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Windows 8 on ARM to open up for developer scrutiny

ARM prototype tablets and devices will be among those running Windows 8 at Microsoft's Build conference

Microsoft's upcoming Windows 8 OS running on ARM prototype tablets and other devices will be open for developer scrutiny at the software giant's Build conference this week.

Qualcomm and Nvidia plan to show Windows 8 running on prototype devices at the conference in Anaheim, California, opening Tuesday. This will be the first time Windows 8 will be shown on ARM-based devices in demonstrations not given by Microsoft.

See also: Microsoft Windows 8 review

Nvidia will show Windows 8 on its tablet running on upcoming quad-core Tegra chips code-named Kal El, said Rene Haas, the general manager of Nvidia's notebook division. Qualcomm will show prototype devices running on its Snapdragon processors, which are based on the ARM architecture.

Nvidia and Qualcomm license ARM architecture, and will highlight different features of Windows 8 in demonstrations. Nvidia will demonstrate video applications, the Windows 8 user interface and applications built using HTML5 and CSS, Haas said. The demonstration will focus on the touch-sensitive and Web-driven tablet interface of Windows 8, Haas said. Microsoft previously showed Microsoft Word in Windows 8 on PCs running on Kal-El at the Computex trade show in June.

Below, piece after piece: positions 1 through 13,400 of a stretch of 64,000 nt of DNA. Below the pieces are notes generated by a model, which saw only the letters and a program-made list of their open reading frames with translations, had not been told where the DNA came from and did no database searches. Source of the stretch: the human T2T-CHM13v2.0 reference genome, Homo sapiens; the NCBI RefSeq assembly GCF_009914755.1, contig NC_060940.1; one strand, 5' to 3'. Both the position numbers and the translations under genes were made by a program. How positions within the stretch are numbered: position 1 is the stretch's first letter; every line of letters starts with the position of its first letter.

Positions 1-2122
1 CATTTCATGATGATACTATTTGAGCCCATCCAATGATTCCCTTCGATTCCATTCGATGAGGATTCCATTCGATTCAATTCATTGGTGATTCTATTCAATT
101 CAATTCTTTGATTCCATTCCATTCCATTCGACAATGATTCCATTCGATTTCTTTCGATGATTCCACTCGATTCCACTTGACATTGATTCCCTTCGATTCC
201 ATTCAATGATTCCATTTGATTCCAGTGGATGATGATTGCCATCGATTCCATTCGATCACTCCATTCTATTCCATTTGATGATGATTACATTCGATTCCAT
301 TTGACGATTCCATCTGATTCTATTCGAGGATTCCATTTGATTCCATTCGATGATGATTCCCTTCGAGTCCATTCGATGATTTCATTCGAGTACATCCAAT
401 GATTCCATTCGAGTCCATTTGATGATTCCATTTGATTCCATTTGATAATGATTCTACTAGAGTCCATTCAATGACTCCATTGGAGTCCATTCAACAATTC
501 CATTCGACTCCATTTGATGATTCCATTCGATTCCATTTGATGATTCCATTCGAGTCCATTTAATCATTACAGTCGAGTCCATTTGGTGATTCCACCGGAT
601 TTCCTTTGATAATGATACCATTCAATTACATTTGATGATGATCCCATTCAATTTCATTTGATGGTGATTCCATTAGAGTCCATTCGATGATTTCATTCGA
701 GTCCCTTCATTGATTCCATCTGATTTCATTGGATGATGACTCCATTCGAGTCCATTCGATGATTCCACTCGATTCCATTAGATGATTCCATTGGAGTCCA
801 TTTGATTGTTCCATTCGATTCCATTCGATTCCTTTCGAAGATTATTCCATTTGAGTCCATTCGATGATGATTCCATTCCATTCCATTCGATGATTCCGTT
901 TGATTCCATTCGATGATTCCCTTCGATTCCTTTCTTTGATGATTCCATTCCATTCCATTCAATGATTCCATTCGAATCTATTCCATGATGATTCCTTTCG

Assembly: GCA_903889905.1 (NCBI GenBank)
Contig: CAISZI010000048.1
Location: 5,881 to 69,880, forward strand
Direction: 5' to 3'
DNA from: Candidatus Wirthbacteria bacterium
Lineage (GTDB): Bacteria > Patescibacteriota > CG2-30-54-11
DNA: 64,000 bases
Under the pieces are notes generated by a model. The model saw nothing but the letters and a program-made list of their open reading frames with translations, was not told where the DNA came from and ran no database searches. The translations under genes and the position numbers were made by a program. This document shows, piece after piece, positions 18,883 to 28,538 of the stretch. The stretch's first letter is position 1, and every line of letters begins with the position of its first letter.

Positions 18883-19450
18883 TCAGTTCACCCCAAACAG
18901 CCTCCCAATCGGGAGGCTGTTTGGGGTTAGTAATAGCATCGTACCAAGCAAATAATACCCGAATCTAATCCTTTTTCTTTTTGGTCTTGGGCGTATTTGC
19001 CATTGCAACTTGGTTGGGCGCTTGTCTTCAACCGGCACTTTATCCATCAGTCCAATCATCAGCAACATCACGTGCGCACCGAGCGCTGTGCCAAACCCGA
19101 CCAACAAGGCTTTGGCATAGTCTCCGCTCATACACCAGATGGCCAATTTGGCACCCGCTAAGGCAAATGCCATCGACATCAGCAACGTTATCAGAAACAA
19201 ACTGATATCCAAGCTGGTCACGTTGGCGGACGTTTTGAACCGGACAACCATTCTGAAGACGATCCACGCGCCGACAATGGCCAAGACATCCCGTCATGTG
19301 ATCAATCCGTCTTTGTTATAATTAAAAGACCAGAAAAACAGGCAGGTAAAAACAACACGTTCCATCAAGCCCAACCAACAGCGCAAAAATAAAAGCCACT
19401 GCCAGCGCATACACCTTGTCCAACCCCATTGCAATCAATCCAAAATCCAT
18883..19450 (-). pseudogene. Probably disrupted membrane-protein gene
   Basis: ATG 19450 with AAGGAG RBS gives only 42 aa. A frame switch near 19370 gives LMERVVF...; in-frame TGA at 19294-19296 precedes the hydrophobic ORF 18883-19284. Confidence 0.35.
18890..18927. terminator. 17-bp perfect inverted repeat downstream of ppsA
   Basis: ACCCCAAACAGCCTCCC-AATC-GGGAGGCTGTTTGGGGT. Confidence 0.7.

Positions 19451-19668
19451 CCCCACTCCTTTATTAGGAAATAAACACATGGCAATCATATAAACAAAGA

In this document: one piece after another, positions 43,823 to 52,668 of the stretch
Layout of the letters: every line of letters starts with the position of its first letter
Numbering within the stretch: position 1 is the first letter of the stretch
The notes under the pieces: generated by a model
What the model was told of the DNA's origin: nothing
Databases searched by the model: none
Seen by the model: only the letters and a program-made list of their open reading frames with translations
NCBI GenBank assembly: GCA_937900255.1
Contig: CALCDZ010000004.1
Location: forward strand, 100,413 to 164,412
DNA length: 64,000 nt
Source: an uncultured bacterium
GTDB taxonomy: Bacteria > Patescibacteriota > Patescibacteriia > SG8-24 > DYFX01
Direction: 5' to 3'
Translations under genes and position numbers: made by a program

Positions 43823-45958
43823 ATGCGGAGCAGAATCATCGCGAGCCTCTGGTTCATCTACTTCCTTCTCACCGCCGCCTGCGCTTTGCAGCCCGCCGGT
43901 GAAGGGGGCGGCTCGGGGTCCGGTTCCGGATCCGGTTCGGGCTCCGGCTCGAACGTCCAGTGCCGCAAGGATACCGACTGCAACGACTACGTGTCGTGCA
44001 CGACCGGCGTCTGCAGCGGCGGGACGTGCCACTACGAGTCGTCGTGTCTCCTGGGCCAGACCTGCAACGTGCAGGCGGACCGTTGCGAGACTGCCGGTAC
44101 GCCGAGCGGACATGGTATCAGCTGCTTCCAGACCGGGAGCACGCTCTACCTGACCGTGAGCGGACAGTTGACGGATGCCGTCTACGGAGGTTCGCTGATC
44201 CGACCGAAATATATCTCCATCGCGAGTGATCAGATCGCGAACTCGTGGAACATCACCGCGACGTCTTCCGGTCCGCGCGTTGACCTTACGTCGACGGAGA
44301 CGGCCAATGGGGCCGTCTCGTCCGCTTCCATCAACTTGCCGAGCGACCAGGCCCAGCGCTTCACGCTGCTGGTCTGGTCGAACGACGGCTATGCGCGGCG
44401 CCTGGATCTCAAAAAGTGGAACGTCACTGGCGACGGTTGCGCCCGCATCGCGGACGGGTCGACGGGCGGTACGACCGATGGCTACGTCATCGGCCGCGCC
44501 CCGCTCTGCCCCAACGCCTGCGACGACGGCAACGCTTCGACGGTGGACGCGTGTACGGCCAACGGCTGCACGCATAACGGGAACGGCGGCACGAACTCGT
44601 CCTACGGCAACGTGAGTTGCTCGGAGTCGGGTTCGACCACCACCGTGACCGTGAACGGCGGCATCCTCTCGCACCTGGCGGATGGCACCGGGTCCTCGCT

Qualcomm will likely focus on 3G/4G multimode wireless communications and capabilities. In a statement, the chip maker said that Microsoft would demonstrate an early developer preview of Windows 8-based prototype PCs with Snapdragon processors and Gobi wireless chip connectivity.

Microsoft in January said that support for Windows 8 would extend beyond x86 to ARM processors, which are found in most tablets and smartphones. Windows 7 supports only x86 architecture. So far, Windows 8 on ARM demonstrations have been simulated, raising questions about how the OS will work in actual ARM-based tablets and PCs.

Microsoft is working with Nvidia, Qualcomm and Texas Instruments to bring Windows 8 to ARM. The chip makers have been engineering chips to meet basic hardware requirements set by Microsoft, such as CPUs with clock speeds of more than 1GHz and hardware-accelerated graphics. Texas Instruments and Nvidia have also built on-chip support for DirectX, a set of Microsoft development tools that brings more realistic graphics to Windows. Qualcomm is tuning Windows 8 to take advantage of its chip.

Microsoft plans to share more hardware and software details for Windows 8 at the conference. Nvidia and Qualcomm will also try to drum up developer support for Windows 8 at the conference. A Texas Instruments official said the company will be at the show, but did not provide further details.

To counter ARM, Intel will show Windows 8 running on its x86 tablets and lightweight laptops at Build.


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